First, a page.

Hmm... It's pretty hard to define work-related surfing. I don't think it was /., but some other non-official source where I first heard about a major business deal that had really large effects on my division of the company. That was several extra days of warning to help brace myself before the 'stuff' started officially hitting the fan.

With regards to this topic I'm kind of embarrassed to be so far behind the curve, since I live in Japan and I should have heard this story a day or two before it got to the /. grapevine via Scotland. I could even read bits of the Japanese newspapers on it... Not worth the effort for the sake of /., however.

Anyway, my basic feeling is that I would basically regard this as a waste of my taxpayer yen, even though I know a lot of office work (and not just in government offices) is just sitting around while nothing happens. Actually, I sort of approve of government officials not doing anything, and sometimes think we'd be better off if there were even fewer of them not doing it. Still, I think it would be better if they were filling their time by reading stuff more relevant to their actual jobs, though I might cut them a bit more slack if they were doing it in English and improving their English writing skills...

Re:Censorship (1)

unlametheweak (1102159) | more than 6 years ago | (#20885555)

Its not because of censorship, its because they want their employees doing their job instead of surfing the net. Plus it wastes network resources, which believe it or not are not free. Many employers ban employees from using their network for personal use.


Unless doing research on the Internet is part of your job description, then almost everything one does on the Internet (as opposed to an Intranet) is for personal use. It would make more sense for companies to not offer Internet access at all, or just have a whitelist of acceptable sites to use. And if you did need to do even a modicum of research for your job, then it would not make sense to blacklist one of the few most useful sites around (Wikipedia or Slashdot).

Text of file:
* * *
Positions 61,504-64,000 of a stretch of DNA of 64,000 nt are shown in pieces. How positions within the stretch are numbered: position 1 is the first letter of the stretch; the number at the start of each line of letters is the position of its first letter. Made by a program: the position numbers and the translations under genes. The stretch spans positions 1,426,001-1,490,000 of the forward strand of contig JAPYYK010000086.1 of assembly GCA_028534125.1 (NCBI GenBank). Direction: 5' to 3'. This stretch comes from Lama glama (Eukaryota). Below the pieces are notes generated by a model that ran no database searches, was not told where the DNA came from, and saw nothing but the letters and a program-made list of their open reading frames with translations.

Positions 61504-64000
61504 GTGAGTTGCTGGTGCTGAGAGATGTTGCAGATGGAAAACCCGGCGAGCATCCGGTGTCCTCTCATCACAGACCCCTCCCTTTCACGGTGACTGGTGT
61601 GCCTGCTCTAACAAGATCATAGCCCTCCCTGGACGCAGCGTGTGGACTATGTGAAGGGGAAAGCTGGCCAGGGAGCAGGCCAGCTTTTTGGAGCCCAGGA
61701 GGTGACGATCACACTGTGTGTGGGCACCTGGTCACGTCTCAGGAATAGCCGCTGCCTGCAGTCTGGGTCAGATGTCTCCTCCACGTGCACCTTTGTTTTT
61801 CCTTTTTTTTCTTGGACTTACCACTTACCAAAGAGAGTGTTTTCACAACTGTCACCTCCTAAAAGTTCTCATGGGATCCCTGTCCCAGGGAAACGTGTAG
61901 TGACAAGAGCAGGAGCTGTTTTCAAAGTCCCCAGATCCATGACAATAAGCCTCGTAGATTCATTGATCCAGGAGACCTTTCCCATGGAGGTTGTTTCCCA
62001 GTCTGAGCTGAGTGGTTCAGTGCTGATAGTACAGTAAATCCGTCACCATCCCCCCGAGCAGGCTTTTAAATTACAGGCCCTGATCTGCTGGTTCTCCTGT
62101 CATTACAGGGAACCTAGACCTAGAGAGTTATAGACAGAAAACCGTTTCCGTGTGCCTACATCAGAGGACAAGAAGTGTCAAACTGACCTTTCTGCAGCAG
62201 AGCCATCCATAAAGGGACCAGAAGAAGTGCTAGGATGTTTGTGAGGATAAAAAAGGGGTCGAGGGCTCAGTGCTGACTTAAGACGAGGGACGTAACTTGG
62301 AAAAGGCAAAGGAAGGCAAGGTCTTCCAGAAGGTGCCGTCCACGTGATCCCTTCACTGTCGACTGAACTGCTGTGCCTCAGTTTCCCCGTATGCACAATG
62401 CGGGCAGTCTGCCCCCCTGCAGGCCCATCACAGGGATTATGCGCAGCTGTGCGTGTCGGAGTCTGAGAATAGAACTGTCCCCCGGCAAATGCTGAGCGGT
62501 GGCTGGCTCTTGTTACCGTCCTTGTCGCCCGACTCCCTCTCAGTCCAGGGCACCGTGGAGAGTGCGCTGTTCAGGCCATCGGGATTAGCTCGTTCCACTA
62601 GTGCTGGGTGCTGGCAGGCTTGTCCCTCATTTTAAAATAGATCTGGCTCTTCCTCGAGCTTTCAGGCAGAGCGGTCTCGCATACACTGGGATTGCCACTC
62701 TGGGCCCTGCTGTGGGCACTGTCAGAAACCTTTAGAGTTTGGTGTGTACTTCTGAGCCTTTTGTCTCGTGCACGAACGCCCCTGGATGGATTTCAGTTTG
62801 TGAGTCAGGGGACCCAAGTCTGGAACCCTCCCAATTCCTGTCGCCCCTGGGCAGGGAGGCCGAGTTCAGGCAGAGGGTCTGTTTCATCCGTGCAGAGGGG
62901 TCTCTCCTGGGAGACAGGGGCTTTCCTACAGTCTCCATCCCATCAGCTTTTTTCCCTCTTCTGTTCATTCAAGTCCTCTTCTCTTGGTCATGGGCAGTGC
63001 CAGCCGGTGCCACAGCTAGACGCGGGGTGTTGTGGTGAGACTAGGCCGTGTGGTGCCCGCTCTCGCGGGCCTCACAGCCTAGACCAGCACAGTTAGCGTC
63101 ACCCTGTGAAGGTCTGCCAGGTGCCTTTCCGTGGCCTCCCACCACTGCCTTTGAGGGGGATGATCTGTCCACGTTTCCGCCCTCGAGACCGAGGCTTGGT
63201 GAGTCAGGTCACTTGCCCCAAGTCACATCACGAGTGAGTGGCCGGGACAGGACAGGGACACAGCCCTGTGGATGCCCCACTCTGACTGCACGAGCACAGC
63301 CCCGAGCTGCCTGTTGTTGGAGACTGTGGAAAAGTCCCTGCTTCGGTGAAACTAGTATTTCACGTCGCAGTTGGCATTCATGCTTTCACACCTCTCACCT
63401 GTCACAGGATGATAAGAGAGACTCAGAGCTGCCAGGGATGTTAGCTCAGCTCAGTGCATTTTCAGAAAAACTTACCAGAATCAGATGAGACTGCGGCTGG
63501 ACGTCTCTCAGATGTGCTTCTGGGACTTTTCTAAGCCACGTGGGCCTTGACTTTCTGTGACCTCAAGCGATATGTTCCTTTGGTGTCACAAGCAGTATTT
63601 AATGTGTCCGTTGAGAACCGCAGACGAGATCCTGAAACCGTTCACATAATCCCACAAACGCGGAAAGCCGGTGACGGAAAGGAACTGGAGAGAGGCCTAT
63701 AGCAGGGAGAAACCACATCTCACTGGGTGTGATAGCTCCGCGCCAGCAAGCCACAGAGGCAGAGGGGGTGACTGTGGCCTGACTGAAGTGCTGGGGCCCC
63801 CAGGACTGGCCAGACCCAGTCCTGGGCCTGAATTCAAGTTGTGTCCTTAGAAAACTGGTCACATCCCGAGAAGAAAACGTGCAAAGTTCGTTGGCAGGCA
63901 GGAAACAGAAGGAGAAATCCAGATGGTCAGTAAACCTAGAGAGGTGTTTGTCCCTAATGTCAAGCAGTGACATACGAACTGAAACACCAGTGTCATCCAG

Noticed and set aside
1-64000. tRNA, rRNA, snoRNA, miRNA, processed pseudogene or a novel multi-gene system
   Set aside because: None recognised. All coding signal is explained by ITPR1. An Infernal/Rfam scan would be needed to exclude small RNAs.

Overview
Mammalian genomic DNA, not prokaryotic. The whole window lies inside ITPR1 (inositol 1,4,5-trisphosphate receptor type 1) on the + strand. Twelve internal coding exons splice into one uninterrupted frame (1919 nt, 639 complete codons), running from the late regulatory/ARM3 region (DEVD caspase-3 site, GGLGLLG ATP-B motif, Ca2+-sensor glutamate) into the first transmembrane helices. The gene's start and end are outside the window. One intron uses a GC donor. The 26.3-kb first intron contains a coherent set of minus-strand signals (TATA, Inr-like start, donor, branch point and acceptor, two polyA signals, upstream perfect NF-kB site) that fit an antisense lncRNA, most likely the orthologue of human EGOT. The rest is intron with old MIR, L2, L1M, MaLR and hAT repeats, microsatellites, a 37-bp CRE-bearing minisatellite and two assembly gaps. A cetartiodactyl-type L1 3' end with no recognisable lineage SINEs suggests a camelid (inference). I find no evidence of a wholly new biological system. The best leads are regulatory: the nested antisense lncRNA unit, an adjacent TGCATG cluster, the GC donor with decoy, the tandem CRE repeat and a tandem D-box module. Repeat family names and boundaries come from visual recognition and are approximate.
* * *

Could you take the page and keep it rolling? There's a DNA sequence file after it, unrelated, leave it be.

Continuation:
And as for the censorship issue. Yep, it is censorship. It doesn't matter whether it may be justified or not, but it still is censorship. You could look up that word on wikipedia.org if it is not being censored from you.

And why not through in one last rebuttal, even though it may seem quite redundant to the / community; Wikipedia and Slashdot are not bandwidth hogs. Sorry mate but your "wastes network resources" has not weight with me.

Re:Censorship (1)

noidentity (188756) | more than 6 years ago | (#20885799)

It's censorship only if the sole reason for blocking access is to prevent free expression of ideas. In this case, it's a blunt solution to the (apparent) problem of something that's distracting employees from the work they're there to do. Now, if the company tried to prevent them from editing the Wiki outside of work, then it would be censorship. I fear this word is going down the same path as "steal" and "theft", being watered down to "doing something I don't like". What word will we use for the suppression of expression?

Re:Censorship (1)

unlametheweak (1102159) | more than 6 years ago | (#20886059)

Your quote:

It's censorship only if the sole reason for blocking access is to prevent free expression of ideas.

Redefining the meaning of words to match one's own tastes and standards is quite common and unfortunate.

From (the censored) Wikipedia:

Censorship is defined as the removal and/or withholding of information from the public by a controlling group or body.
http://en.wikipedia.org/wiki/Censorship

In the case of employees miss-using company time, well that is a completely different issue. Whether you agree with censorship or not, or whether you want to define censorship with your own narrow terms is a completely different issue. But in the case of employees miss-using company time a more effective measure would be individual punishments and not collective punishment. A more apt approach would be individual employee counseling and verbal or written warnings. If I were a Manager I would be able to tell that productivity is down without having to ask the IT department to check up on the employees. Obviously I am not lame enough to be considered management material and NEVER expect to be offered a management position.

In general it would be better to allow personal but modest use of the Internet during none-critical or busy hours of the work day. Keeping employees happy actually seems to increase productivity and employee-retention and keep them motivated. As I've said, if the company doesn't want people using the Internet, then they shouldn't offer it. But treating employees (or students for that matter) like they live in some type of prison where they are subject to restrictions will only harbor animosity and resentment. If you don't trust your employees then you shouldn't be in management. And if your employees are untrustworthy then they shouldn't be working for you. Either way the company either made the wrong hiring decisions or they just can't manage period. Excuse my Management rant, but I've been managed all my life by incompetents. My resentment to irrational and ubiquitous mediocrecy should be excused. I must be well outside the bell curve of "normal". Perhaps slashdot should hire me ;)